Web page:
A Geordie life-saver born and bred in the West End of Newcastle has proudly achieved a distinction grade in his journey to become a firefighter.
Scott Canham, aged 27, originally from Chapel Park in Newcastle is one of three firefighters who recently accomplished the distinction grading as part of the second cohort to complete Tyne and Wear Fire and Rescue Service’s (TWFRS) Operational Firefighters Apprenticeship programme.
The other two TWFRS firefighters were Firefighter Craig Payne and Firefighter Robert Nichols-Key.
The Operational Firefighters Apprenticeship scheme has proudly recorded a 100% first-time pass rate and a 63% distinction rate.
The programme is being delivered in partnership between TWFRS and New College Durham.
The apprentices are assessed under three specialist areas: Knowledge test, Practical assessment with questioning, and a Professional Discussion. The end point assessment was independently assessed by Skills for Justice.
Scott, who currently lives in the village of Dinnington is no stranger to Tyne and Wear Fire and Rescue Service, as he is following in the proud footsteps of his dad, Gary ‘Spam’ Canham – who was a firefighter for nearly three decades serving the majority of his career at Byker Community Fire Station.
“Being a firefighter is one of the most rewarding jobs you could ever imagine,” said Scott.
Scott joined TWFRS as a new recruit in September 2019, and started ‘on station’ with Blue Watch at Tynemouth Community Fire Station in early 2020.
Before becoming a firefighter Scott pursued a variety of jobs including a spell as a professional footballer. He was signed as a school boy by Sheffield Wednesday, and his exciting footballing journey also took him to Spain – where he played for the current La Liga team, Cádiz.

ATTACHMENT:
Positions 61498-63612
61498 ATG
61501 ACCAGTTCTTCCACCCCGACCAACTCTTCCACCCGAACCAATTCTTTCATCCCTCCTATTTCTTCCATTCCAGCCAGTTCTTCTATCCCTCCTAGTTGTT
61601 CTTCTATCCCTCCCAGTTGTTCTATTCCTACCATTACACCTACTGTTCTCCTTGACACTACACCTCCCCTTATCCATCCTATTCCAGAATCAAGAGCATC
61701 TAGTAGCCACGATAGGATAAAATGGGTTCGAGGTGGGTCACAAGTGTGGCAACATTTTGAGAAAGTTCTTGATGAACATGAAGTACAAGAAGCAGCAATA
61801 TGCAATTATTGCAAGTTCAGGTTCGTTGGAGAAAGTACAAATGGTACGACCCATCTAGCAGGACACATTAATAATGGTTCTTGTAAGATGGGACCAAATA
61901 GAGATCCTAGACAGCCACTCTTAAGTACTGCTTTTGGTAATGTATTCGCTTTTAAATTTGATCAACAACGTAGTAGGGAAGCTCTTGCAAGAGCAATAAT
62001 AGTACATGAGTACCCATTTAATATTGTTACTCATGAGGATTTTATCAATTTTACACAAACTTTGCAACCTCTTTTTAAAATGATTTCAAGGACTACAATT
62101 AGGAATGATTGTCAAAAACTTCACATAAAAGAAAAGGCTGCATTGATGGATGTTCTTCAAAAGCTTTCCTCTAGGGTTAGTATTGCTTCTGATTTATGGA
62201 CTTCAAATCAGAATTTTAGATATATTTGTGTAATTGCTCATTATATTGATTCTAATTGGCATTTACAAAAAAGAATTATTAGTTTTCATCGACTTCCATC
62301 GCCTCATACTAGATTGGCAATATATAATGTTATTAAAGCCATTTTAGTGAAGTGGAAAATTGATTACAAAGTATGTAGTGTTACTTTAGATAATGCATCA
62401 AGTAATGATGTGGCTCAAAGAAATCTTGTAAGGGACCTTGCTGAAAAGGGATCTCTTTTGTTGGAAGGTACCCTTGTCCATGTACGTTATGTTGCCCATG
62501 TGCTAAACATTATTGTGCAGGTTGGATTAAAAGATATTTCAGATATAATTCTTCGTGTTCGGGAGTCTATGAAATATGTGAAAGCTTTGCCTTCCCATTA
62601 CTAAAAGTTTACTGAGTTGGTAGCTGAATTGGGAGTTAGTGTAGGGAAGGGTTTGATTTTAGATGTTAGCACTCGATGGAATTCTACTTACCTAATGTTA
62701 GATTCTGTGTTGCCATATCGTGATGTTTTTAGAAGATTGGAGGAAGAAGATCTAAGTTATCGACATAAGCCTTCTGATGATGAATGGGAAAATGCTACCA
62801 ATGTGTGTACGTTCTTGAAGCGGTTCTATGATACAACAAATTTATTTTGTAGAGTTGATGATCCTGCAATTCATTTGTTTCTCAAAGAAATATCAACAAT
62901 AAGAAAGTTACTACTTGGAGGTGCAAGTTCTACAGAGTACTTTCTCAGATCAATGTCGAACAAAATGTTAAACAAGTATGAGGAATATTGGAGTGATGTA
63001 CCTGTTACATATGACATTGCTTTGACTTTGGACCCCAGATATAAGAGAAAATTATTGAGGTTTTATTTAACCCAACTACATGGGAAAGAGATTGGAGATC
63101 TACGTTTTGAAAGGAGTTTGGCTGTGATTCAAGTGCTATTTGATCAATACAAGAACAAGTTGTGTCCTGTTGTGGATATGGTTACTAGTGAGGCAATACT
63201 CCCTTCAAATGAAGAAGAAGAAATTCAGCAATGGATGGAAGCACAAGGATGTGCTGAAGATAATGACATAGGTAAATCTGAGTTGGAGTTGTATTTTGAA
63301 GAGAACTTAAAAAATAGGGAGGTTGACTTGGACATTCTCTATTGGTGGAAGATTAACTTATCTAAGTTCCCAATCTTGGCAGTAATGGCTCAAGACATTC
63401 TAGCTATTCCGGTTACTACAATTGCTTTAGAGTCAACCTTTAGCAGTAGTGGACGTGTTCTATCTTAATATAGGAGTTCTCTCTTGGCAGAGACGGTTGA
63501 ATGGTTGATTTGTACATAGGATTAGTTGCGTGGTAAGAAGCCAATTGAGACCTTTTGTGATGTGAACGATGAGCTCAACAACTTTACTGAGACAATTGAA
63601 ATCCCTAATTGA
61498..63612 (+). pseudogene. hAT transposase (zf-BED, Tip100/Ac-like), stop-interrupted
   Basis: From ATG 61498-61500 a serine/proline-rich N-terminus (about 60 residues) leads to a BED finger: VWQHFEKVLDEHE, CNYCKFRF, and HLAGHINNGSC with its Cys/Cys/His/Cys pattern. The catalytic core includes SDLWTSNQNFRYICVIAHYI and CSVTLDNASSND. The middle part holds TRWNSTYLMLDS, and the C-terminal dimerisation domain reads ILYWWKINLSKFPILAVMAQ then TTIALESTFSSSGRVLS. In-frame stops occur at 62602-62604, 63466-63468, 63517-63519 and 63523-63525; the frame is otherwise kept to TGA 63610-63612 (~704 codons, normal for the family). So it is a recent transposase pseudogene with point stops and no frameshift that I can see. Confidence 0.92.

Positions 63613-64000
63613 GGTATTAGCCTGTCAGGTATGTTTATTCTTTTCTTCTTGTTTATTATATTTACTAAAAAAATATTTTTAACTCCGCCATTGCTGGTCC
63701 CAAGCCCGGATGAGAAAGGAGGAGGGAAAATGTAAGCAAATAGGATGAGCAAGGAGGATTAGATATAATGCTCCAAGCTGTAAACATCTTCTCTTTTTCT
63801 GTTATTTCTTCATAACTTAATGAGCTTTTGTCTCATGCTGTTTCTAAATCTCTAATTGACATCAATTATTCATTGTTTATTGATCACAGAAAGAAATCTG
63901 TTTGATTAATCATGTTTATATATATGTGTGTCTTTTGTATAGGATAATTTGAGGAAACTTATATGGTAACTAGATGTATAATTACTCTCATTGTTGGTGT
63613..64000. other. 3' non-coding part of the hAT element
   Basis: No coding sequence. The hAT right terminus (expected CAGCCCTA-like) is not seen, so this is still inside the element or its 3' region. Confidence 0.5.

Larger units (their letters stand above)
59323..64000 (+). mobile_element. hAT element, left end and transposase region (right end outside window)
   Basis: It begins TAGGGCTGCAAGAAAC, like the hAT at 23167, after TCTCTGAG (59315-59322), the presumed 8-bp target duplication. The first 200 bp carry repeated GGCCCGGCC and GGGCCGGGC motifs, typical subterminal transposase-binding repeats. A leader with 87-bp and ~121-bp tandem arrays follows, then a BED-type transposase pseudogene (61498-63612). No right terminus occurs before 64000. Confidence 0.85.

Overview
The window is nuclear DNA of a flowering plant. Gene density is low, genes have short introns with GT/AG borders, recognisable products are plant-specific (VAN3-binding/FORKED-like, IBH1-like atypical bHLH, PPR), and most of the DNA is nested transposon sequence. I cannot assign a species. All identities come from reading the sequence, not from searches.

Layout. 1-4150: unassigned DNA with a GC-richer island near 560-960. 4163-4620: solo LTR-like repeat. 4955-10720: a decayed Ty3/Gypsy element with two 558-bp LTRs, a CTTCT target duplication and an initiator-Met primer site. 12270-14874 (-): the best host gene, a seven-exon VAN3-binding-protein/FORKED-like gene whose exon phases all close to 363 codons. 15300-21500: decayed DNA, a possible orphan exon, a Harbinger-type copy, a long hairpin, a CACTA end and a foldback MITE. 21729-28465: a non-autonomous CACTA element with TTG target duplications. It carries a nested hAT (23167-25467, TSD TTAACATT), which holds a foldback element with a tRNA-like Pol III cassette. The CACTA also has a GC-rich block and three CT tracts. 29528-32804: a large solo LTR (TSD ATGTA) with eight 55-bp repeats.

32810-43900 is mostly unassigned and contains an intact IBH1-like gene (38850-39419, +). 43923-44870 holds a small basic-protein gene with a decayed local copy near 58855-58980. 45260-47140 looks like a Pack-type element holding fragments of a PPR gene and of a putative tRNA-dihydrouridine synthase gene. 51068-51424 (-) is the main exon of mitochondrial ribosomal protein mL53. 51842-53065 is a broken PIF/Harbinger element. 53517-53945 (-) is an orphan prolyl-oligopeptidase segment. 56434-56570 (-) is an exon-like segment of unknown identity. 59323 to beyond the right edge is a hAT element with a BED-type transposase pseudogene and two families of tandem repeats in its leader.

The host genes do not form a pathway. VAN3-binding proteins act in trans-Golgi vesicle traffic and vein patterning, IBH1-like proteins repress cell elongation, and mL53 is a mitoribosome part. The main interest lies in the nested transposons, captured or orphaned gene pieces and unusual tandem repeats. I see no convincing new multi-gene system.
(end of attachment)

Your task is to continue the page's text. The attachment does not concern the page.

At the age of 20, Scott decided that his long-term career would be away from the football pitch. He then tried his hand at being a Sales Rep and a Personal Trainer before turning his attention towards the Fire Service.
Scott talks about how he feels about becoming a serving firefighter. He said:
“Every day is different. Every day poses a fresh challenge as no two incidents are ever the same, which is exciting and definitely keeps you on your toes.
“I always wanted to become a firefighter especially as I got older. I’ve done a few jobs prior to this, and the more I looked into it the more I realised that this is well suited to my character and personality.”
Scott explains how he approached and tackled the apprenticeship programme.
He said: “Parts of the apprenticeship scheme were challenging, as many of the new recruits will tell you. It’s very busy when you first come on station. There’s a lot to catch up on, and you need to get in sync with the other watch members as soon as possible.
“The apprenticeship scheme can be demanding but it puts in to practice all of the skills and knowledge that you’ve acquired in the classroom and on the training ground. My colleagues and peers across the Service have been very supportive all of the way through the programme. At the end of the course there’s a massive sense of achievement.”
Scott concludes by giving some advice for anyone considering joining the Fire Service. He said: “If you really want to become a firefighter I would say go for it – follow your dream and apply. I can’t pretend that it’s not hard work to get in as you need to be both mentally and physically focused.
“The training and apprenticeship course itself is very tough but you get to learn a great deal and the final rewards are well worth it. Some jobs you come in and experience the same repetition day-in-day-out but at the Fire Service you never know what you might be faced with next, which is why I love it so much!”
Assistant Chief Fire Officer for Tyne and Wear Fire and Rescue Service, Lynsey McVay, said:
“We are delighted with the results of the latest Operational Firefighters Apprenticeship programme. These achievements show the excellent progression being made across the Service.
“It can only install continued confidence within the communities throughout Tyne and Wear that they are safe in the knowledge our firefighters have been trained to a very high standard.”